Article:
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# How to evaluate natural coordinates from global coordinates?

For 3D isoparametric elements, we could easily find evaluate x(r,s,t), y(r,s,t) and z(r,s,t) from (r,s,t). Given a global point (x,y,z), how could we find/derive the corresponding nature coordinate (r,s,t)? Is there any equation? Even for linear element, the coordinate transformation is not linear.

This is a practical FEM implementation issue, if a user wants to query a displacement at a given global point, how can we do that? If we know the (r, s, t), then we could easily find the U(r, s, t) = ΣNi(r, s, t)Ui

Do we have to solve a small nonlinear equation?

Thanks for your help.

## global to natural

The basic Newton-Raphson scheme can be used to get the corresponding natural coordinates. There is no direct equation (that I am aware of). You do need to solve a small nonlinear equation (Newton-Raphson iterations).

Here is the basic outline:

0. Set the global point you are interested, in create column vector Xg=[xg; yg ;zg]

1. Set column vector of initial guesses for Rn=[rn;sn;tn]

2. At the current values for rn,sn,tn evaluate column vector X=[x(rn,sn,tn); y(rn,sn,tn); z(rn,sn,tn)]

3. Calculate the norm of residual(error), |Rs|=|Xg-X|, compare to allowed tolerance, perhaps you want |Rs|<10^-6

4. While tolerance not met iterate until tolerance met

a. At current value (or guess) for rn,sn,tn find the Jacobian, J(rn,sn,tn)=[dx/dr dx/ds dx/dt; dy/dr dy/ds dy/dt; dz/dr dz/ds dz/dt]

b. Determine correction for Rn, deltaRn= -J-1Rs

c. Calculate column vector Rn+1=Rn+deltaRn = [rn+1;sn+1;tn+1]

d. Calculate new residual, use new X at values [rn+1;sn+1;tn+1], then Rs=Xg-X

e. Repeat until desired norm of residual |Rs| is below tolerance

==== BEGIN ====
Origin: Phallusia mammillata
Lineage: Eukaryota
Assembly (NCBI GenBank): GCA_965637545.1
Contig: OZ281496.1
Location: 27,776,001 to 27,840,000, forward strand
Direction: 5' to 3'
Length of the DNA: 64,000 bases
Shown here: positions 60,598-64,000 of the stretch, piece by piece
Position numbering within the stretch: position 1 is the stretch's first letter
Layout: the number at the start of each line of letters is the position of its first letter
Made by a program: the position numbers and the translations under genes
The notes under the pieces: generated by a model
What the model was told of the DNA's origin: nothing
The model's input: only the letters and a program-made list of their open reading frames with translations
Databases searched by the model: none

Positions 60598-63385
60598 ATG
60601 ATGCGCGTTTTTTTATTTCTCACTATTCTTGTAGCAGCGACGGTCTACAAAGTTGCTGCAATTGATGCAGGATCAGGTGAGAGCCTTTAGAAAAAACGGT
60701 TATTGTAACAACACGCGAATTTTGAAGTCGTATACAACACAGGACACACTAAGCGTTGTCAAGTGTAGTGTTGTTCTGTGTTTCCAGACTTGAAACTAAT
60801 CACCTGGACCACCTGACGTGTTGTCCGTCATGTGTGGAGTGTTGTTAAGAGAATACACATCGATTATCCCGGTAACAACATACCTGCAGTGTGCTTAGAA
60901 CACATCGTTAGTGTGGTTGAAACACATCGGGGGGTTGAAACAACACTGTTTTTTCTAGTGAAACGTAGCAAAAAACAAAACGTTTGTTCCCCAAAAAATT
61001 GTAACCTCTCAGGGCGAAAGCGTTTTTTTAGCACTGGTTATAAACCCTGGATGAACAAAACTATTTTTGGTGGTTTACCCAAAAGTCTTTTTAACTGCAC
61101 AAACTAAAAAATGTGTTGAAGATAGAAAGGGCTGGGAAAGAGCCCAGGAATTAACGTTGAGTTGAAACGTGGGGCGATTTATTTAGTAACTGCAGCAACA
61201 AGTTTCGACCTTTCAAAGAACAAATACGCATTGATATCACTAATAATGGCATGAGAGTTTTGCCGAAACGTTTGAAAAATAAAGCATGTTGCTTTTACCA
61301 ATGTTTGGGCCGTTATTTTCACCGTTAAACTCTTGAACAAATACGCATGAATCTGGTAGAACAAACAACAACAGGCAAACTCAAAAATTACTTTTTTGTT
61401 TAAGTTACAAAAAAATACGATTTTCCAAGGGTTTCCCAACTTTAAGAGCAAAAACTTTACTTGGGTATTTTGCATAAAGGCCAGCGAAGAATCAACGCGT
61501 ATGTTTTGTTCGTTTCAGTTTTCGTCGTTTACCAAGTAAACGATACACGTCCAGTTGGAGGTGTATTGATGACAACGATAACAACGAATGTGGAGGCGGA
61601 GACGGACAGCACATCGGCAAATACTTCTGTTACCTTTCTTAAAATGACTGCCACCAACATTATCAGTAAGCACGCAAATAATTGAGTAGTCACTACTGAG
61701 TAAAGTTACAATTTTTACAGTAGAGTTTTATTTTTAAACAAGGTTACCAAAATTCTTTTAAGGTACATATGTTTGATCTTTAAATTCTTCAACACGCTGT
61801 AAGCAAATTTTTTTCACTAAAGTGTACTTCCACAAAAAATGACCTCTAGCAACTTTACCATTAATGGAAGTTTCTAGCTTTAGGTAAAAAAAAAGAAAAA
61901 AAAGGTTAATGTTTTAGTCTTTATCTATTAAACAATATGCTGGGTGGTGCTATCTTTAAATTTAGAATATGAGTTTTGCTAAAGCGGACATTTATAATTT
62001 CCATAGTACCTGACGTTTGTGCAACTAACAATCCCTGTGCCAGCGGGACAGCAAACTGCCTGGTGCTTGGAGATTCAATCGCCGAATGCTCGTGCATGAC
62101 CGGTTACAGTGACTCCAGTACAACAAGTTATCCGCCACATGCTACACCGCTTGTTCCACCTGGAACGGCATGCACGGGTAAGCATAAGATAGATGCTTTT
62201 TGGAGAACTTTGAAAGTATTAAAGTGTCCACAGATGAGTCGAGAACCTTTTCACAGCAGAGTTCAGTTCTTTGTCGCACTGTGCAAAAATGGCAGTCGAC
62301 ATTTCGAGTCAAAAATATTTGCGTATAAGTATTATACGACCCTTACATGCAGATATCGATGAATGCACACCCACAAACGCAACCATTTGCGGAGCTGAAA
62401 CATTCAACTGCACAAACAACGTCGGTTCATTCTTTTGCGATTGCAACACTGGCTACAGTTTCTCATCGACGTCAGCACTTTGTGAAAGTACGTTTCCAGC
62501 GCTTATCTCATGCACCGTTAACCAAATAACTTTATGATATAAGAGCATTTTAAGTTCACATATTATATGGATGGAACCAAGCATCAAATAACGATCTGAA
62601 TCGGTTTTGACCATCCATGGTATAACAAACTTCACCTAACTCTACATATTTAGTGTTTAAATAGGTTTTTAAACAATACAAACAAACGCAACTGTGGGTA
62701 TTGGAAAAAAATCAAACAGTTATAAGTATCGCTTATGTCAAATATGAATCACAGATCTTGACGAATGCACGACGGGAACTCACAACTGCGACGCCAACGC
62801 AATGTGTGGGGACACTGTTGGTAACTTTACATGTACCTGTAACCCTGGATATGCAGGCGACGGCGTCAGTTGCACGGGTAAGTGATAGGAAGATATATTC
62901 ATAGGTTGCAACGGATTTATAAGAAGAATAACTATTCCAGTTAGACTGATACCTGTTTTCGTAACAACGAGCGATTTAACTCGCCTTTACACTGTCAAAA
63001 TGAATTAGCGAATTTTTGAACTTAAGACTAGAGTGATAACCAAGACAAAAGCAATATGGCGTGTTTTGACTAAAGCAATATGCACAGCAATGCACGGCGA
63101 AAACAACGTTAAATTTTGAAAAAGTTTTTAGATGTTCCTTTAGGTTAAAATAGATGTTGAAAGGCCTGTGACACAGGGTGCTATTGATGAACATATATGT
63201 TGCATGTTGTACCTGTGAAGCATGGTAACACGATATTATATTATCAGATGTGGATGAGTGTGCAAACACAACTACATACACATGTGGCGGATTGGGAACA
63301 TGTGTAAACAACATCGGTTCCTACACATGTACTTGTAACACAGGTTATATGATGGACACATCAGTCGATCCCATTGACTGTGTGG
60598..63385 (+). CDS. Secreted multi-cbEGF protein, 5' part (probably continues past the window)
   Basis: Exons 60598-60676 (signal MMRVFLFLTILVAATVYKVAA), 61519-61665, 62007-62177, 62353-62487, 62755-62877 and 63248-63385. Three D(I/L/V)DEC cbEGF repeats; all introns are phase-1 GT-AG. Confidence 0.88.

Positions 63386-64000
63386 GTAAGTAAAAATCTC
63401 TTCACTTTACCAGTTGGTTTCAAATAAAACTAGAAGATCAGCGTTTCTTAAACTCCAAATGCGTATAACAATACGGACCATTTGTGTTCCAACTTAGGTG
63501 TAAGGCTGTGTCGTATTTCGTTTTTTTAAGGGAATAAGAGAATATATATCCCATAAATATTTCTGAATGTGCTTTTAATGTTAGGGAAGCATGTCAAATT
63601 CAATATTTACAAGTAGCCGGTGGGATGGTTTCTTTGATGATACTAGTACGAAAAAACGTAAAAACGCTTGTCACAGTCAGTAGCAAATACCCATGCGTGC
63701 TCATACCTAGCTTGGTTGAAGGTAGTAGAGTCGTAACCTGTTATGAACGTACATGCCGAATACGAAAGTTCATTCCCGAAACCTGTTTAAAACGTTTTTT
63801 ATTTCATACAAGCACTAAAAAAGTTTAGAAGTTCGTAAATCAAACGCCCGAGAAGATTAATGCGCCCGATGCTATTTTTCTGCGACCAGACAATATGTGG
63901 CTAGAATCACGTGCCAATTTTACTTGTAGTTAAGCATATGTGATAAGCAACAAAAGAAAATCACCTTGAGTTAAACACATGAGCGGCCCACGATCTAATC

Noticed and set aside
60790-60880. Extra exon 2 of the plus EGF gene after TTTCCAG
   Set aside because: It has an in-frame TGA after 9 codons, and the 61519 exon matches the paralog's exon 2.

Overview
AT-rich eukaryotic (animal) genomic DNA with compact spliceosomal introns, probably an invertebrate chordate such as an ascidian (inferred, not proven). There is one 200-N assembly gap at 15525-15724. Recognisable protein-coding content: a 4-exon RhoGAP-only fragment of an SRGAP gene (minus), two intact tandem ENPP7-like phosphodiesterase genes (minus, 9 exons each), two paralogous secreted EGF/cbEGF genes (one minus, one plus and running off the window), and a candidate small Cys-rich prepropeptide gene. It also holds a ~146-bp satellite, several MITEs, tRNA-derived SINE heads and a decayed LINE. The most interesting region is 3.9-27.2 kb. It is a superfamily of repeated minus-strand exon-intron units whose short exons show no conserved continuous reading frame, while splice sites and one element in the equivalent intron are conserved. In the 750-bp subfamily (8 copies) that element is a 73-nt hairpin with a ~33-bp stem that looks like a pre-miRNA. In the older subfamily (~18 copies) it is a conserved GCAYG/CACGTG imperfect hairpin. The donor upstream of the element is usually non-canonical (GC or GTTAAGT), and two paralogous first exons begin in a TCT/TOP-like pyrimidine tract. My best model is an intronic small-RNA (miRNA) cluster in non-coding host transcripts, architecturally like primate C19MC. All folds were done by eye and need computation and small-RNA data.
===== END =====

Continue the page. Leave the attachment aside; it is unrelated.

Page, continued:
End iterations

Rn+1 will contain your r,s,t values, that correspond to global values Xg

I think I have the above algorithm worked out properly. Hopefully, it at least gets you headed in the right direction.

You may also like to look at the following links

https://www.ncbi.nlm.nih.gov/pmc/articles/PMC4991307/

https://citeseerx.ist.psu.edu/viewdoc/download?doi=10.1.1.971.6670&rep=r...

## correction to step b

deltaRn=-inverse(J)*Rs

## Cartesian vs Natural

You must determine the Jacobian from x(r,s,t) , y(r,s,t) and z(r,s,t) where x(r,s,t)=ΣNi(r,s,t)*xi

One has to find the Ni 8-nodes shape functions for example if node 1 is located at r=-1 , s=-1 and t=-1 then all the other nodes are at r=1 (ie 1-r=0) , s=1 (ie 1-s=0) or t=1 (ie 1-t=0) one can find

N1(r,s,t)=(1-r)(1-s)(1-t)/8 This polynome must scan all the other nodes. If one replaces the node 1 coordinates, one must find the value N1=1 at this node the division by 8 allows this. N1=0 at the other nodes.

x,r=ΣNi,r*xi in the Jacobian. The same formulation can be applied to the other nodes , to x,s , to x,t ,to y,r , to y,s , to y,t , to z,r , to z,s and to z,t . The element matrices use the shape functions derivatives in their integrals which can be computed with the gaussian quadrature formulas.